Prime Minister Viktor Orbán, replying to questions in parliament in the first session of the autumn session on Monday, accused left-wing parties of supporting the war in Ukraine and associated sanctions. Orbán asked the left-wing opposition parties to reconsider their stance as sanctions harmed ordinary Hungarians.
Meanwhile, he called it “unprecedented” in the history of Hungarian democracy that foreign money — from the US in this case — had been used to pay for an opposition election campaign. Accepting foreign funding for an election campaign is illegal in Hungary, he noted. Orbán said left-wing backing for sanctions and immigration was a direct consequence of the foreign funding.
Meanwhile, the prime minister said only US-Russia talks could bring the war to an end, though Europe must ensure its voice is heard during preparations for such talks, he added. Orbán noted that Hungary had not voted for oil sanctions, and lobbied for piped oil to be exempt from them, thereby protecting the supplies of Hungary, Slovakia and Czechia. He also emphasised that Hungary objected to moves to put sanctions on nuclear products on the agenda. Sanctions on gas, he added, had not been put on the agenda because Hungary has made clear it would not vote for them. “A balance is needed between ensuring European unity and protecting Hungary’s vital interests,” he said, calling this a “responsible policy”. Reacting to a proposal to abolish usage fees for the maintenance and operation of the energy system, Orbán said the fees were mostly necessary because renewable sources of energy must be fed into the system.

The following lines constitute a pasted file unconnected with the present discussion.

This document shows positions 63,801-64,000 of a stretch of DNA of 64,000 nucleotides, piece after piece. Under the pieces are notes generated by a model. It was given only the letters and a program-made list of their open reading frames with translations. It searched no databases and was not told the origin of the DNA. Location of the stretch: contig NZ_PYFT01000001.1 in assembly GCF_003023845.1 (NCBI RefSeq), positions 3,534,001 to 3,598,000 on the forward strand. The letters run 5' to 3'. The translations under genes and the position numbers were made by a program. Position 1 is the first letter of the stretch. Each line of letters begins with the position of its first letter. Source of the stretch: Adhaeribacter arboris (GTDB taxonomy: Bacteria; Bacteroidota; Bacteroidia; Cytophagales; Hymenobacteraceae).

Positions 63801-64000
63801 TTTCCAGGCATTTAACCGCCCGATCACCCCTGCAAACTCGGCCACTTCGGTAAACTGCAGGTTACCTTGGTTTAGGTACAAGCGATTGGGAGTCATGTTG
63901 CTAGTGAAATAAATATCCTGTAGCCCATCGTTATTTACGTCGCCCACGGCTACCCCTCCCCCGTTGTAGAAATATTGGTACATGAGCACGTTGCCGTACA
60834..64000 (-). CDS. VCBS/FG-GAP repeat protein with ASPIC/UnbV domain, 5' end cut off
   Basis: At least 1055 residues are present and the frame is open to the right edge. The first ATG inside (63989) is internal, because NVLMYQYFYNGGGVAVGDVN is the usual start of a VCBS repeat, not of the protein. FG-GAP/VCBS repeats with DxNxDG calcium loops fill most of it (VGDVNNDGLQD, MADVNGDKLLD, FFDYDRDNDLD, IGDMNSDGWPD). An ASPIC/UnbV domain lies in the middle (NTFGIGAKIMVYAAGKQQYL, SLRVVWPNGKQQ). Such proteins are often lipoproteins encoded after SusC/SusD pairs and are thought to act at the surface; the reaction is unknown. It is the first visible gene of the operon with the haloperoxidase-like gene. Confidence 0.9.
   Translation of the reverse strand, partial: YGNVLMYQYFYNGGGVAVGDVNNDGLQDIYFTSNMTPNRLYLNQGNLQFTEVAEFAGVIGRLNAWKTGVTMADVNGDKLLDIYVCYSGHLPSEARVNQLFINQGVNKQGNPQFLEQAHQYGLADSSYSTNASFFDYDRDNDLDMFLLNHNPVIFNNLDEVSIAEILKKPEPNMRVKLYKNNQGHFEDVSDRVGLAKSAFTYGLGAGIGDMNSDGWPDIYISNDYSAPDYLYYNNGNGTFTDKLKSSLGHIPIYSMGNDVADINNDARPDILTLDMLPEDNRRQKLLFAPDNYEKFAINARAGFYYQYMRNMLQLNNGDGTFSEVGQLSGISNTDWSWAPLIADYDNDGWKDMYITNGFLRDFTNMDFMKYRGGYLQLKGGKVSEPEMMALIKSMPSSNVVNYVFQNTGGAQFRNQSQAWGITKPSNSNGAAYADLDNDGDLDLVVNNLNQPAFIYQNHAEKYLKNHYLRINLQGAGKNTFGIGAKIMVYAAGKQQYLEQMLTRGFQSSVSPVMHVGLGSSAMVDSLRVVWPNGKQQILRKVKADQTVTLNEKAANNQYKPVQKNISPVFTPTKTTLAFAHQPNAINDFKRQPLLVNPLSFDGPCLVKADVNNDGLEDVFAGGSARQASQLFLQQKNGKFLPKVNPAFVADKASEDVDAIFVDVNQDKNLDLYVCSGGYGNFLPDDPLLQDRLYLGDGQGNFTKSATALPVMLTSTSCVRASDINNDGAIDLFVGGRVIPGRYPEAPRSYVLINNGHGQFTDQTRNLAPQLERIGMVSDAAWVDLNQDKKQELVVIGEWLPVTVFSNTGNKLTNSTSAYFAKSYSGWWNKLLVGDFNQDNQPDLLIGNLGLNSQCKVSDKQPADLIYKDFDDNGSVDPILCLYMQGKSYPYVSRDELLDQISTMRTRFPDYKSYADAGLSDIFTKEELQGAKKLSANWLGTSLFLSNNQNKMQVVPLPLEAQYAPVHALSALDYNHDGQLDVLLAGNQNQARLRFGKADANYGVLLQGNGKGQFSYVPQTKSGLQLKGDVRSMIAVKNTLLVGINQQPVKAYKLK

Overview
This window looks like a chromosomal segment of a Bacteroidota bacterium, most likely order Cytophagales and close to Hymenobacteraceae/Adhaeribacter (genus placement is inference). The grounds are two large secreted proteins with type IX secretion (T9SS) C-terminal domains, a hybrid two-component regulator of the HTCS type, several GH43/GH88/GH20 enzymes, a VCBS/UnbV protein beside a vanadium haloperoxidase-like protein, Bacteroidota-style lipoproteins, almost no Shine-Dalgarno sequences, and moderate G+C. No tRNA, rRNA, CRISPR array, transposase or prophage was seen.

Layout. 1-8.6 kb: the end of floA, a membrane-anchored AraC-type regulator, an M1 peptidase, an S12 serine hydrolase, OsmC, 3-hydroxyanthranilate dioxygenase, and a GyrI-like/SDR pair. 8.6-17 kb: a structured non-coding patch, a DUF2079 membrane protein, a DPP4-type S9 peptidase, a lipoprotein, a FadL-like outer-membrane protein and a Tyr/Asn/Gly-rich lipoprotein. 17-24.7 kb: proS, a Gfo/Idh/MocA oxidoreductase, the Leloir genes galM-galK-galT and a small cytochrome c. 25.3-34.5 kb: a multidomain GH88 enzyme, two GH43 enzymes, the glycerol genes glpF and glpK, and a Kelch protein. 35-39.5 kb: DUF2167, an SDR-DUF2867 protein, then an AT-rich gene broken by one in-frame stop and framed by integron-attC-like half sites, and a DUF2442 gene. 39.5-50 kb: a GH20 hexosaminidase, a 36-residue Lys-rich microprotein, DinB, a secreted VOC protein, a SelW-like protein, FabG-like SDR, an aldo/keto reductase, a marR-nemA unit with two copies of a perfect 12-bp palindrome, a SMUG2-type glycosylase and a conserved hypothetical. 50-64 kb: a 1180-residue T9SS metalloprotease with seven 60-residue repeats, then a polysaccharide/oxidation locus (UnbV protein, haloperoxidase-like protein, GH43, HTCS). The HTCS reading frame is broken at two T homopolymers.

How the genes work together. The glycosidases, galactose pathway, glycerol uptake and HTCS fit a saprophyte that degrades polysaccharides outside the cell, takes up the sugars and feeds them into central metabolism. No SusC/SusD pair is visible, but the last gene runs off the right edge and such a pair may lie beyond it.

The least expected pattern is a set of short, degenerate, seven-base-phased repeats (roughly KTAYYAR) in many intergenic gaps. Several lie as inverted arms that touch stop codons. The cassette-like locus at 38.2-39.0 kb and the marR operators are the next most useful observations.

Regarding the proposal to reduce VAT on energy above a certain threshold, the prime minister said high revenues from VAT were channelled to the fund for maintaining the cap on household energy bills and this scheme would not be viable without them.
Besides, he added, it was clear that various attempts to reduce VAT over the past 30 years had tended to benefit companies and traders rather than consumers. Neither does the government support the proposal to introduce a wealth tax, Orbán said.
He said government support for the Roma should be allowed to continue, including a scheme financing Hungary’s 300 poorest villages. Asked what the government had done to reduce dependence on Russian energy in the past 12 years, Orbán said the government in 2010 recovered the 25% MOL shares the Gyurcsány government had sold to the Russians while increasing the number of gas interconnectors from two to six. Also, gas storage facilities were renationalised, he added.
On the topic of wind energy, Orbán said the cabinet was so far unconvinced that this form of production should be restarted. On the issue of the steel industry, the prime minister said the government was looking into providing help to the ironworks in the city of Dunaújváros.